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“Bite-Size Bits of Local, National, and Global History”
Atlanta in Fulton County, Georgia — The American South (South Atlantic)
 

The DeGress Battery

 
 
The DeGress Battery Marker Photo, Click for full size
By Felch Dumas, July 22, 2008
1. The DeGress Battery Marker
Inscription. July 22, 1864. Light Battery H, 1st Ill. (four 20-pounders), Capth. Francis DeGress, was posted here on right of M.L.Smithís div., Loganís 15th A.C. Shells from these guns are said to have been the first to fall in Atlanta.

Late afternoon, Manigaultís brigade (CS) broke the Federal line at the R.R., forcing Martinís brigade, S. of it & Lightburnís N. of it, to withdraw. DeGressí gunners spiked the pieces & the horses were shot to prevent the removal of the guns by their Confederate captors.

The line was retaken in a counter-charge by Martin & Lightburn, aided by Mersyís 16th A.C. brigade; Capt. DeGress re-possessed his guns.
 
Erected 1956 by Georgia Historical Commission. (Marker Number 060-96.)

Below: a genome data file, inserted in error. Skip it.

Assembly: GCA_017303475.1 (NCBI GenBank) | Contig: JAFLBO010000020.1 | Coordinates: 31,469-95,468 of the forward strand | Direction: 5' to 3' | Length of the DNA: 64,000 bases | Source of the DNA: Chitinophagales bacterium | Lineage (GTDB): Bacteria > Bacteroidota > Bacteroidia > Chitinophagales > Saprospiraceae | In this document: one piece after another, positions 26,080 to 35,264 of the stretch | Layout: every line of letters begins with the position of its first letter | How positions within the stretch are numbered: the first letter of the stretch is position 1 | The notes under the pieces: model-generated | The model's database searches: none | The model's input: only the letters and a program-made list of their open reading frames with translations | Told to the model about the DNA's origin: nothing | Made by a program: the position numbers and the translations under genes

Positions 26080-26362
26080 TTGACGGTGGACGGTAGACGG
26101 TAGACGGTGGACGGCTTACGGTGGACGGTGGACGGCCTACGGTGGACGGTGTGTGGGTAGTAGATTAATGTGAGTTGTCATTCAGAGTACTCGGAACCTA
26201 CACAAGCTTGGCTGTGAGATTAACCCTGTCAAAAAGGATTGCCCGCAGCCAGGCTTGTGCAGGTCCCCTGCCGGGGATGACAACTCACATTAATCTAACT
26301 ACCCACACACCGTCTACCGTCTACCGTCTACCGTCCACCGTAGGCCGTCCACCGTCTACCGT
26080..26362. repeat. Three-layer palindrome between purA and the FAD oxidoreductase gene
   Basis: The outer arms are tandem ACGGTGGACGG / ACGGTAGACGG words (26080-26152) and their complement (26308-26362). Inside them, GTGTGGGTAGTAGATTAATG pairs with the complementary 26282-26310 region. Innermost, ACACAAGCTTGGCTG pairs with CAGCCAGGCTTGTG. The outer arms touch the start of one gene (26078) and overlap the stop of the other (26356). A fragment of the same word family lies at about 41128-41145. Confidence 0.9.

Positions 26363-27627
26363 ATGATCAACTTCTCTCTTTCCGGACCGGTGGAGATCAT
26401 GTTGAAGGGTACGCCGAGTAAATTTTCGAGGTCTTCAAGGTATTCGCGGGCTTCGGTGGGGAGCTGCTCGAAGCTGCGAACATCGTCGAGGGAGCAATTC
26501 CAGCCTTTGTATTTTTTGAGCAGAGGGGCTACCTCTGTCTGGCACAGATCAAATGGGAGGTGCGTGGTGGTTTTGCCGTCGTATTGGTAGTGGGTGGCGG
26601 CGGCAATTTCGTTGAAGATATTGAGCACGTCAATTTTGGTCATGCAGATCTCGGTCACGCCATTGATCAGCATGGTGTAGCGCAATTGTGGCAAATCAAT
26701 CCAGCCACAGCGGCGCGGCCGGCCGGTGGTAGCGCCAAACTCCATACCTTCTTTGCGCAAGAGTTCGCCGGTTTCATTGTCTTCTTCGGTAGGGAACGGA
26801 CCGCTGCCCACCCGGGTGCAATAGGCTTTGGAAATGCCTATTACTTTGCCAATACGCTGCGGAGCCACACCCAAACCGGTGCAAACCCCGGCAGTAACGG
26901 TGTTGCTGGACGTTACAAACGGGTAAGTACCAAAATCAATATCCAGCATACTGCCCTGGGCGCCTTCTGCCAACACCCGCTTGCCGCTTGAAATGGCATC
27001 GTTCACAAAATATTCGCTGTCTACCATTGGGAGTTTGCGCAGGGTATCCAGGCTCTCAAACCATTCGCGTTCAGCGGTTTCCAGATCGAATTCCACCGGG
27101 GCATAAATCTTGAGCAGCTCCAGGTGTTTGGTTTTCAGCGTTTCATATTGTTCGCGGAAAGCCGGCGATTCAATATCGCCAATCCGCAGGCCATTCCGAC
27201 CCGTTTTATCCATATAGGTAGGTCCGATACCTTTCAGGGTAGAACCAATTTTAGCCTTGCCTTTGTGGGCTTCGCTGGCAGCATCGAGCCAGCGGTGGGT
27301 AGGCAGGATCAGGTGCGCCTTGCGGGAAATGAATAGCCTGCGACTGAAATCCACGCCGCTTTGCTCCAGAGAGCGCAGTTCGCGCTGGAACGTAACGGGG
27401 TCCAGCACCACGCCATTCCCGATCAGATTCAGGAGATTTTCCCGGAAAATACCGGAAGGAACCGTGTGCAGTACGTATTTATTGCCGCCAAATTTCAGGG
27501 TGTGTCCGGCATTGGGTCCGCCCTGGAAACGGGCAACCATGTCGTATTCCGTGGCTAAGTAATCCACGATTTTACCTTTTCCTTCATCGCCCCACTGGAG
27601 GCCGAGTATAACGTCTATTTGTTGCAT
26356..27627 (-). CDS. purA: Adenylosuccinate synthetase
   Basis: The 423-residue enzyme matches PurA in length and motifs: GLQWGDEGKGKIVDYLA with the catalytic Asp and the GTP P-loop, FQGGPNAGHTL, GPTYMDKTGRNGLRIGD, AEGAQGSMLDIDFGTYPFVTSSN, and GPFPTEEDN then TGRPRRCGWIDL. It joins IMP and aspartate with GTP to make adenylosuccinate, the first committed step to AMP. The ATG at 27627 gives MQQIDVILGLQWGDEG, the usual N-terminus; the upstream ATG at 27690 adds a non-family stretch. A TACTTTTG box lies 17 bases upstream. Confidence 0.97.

Marker series. This marker is included in the Georgia Historical Society/Commission marker series.
 
Location. 33° 45.617′ N, 84° 21.195′ W. Marker is in Atlanta, Georgia, in Fulton County. Marker is at the intersection of DeGress Avenue and DeKalb Avenue, on the left when traveling north on DeGress Avenue. Click for map. Marker is in this post office area: Atlanta GA 30307, United States of America.
 
Other nearby markers. At least 8 other markers are within walking distance of this marker. The Troup Hurt House (about 400 feet
The DeGress Battery Marker Photo, Click for full size
By Felch Dumas, July 22, 2008
2. The DeGress Battery Marker
away, measured in a direct line); Manigault's Brigade (about 800 feet away); The Railroad Cut (approx. 0.2 miles away); The 15th Corps Sector (approx. 0.2 miles away); Site: The Pope House (approx. 0.2 miles away); Federal Signal Station (approx. 0.2 miles away); Baker's Brigade (approx. 0.3 miles away); Springvale Park (approx. 0.4 miles away). Click for a list of all markers in Atlanta.
 
Also see . . .  The "Battle" of Inman Park. Placing a 20th century place name on a 19th century battle, but none-the-less detailing the actions in this phase of the Atlanta Campaign. (Submitted on July 25, 2008, by Craig Swain of Leesburg, Virginia.) 
 
Categories. War, US Civil
 
 
Credits. This page originally submitted on , by Felch Dumas of Decatur, Georgia. This page has been viewed 1,182 times since then and 94 times this year. Photos:   1, 2. submitted on , by Felch Dumas of Decatur, Georgia. • Craig Swain was the editor who published this page. This page was last revised on June 16, 2016.
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